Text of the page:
With People Mover ridership increasing, Anchorage proposes a new route

On Nov. 5, Shirley Smith was one of a handful of people who testified before the Anchorage Assembly about the city’s upcoming budget.

Unlike everyone else, Smith started her testimony by getting down on her knees to beg.

Smith, an Anchorage resident without a car, makes her way through the city by bus or by walking. To get to Loussac Library in Midtown, she has to take multiple buses and walk. It’s exhausting, she said, nearly breaking down in tears.

“By the time I get there, I have no more strength to go to the ear doctor, the optometrist or any other of the places on 36th (Avenue), because there is no bus route," Smith said.

Smith is one of hundreds of Anchorage residents who advocated for a new bus route to the library in recent months. She pleaded with the Assembly to fund more public transportation, and she even suggested starting a crowdfunding effort to help.

“I will put the first dollar in it,” Smith said.

The Assembly responded two weeks later, carving $250,000 from the budget for a proposed new route that includes a stop at the library. That’s being matched by federal dollars to fund a route that will cost $1.5 million a year. It’s the first new route since a redesign of the public transit system in 2017.


The proposed route would start at the transit center at the Dimond Center mall in South Anchorage, go along Old Seward Highway, stop at the library and then move west along 36th Avenue to Turnagain, eventually ending downtown. It would run hourly, and start in the fall.

The move comes as Anchorage sees historic participation in its public transit system. On Thursday, the transit department announced 2019 ridership was up 5.7% over the previous year. Average weekday ridership was up every month when compared to the same month in 2018, and Sunday ridership increased by a record-breaking 9.7%.

Bart Rudolph, a spokesman for the public transportation department, said the increased ridership made for a better pitch to add a route. The Assembly would be less likely to increase funding for a failing system, he said.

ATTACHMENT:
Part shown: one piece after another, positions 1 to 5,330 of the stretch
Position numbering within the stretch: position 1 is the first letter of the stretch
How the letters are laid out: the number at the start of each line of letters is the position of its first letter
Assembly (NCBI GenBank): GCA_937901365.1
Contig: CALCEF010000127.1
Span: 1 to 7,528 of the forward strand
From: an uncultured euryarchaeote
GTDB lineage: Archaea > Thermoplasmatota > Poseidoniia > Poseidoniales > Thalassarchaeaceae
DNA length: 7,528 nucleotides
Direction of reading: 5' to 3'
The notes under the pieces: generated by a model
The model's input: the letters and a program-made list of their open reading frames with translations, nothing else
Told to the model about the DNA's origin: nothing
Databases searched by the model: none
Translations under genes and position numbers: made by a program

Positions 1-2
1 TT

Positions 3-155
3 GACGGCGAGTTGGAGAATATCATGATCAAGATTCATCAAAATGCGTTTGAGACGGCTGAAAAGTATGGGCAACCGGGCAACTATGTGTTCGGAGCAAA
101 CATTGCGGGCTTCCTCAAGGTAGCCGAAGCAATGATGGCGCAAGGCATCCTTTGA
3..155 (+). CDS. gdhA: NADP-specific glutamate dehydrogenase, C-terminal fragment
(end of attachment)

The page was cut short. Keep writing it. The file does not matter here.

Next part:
“Showing that we were able to make this change in a positive way helped,” Rudolph said.

There used to be a route to the library, but it was removed during the 2017 redesign, which focused on more frequent service for routes along Anchorage’s main roads rather than in neighborhoods. It meant some riders had to walk farther to the bus stop, but they would wait less time for the bus on average.

[From 2017: New map for Anchorage buses has few neighborhood stops but frequent service on major roads]

The library route was one of the least-utilized at the time, Rudolph said, and was removed. However, when the department asked the public where a new route should go, the answer was clear. The department held two series of public outreach events, getting nearly 900 comments.

“The number one thing that people wanted was service to the Loussac Library, and the second thing they wanted was service along the Old Seward Highway,” Rudolph said.

The route isn’t finalized. A public comment period on the route ends Jan. 31.

The hope is for the new route to help continue the surge in ridership, while making it easier for people like Shirley Smith to make their way through the city.

To drive that point home, Smith ended her Nov. 5 testimony by pulling out a short chunk of rebar, which she said she uses to protect herself from cars as she crosses the street.

“This is not meant as a weapon towards anyone here, unless you don’t let me cross the street when you’re in a car," she said. "Then, you can expect to see a broken taillight.”

Aubrey Wieber

Aubrey Wieber covers Anchorage city government, politics and general assignments for the Daily News. He previously covered the Oregon Legislature for the Salem Reporter, was a reporter for the Salt Lake Tribune and Bend Bulletin, and was a reporter and editor at the Post Register in Idaho Falls. Contact him at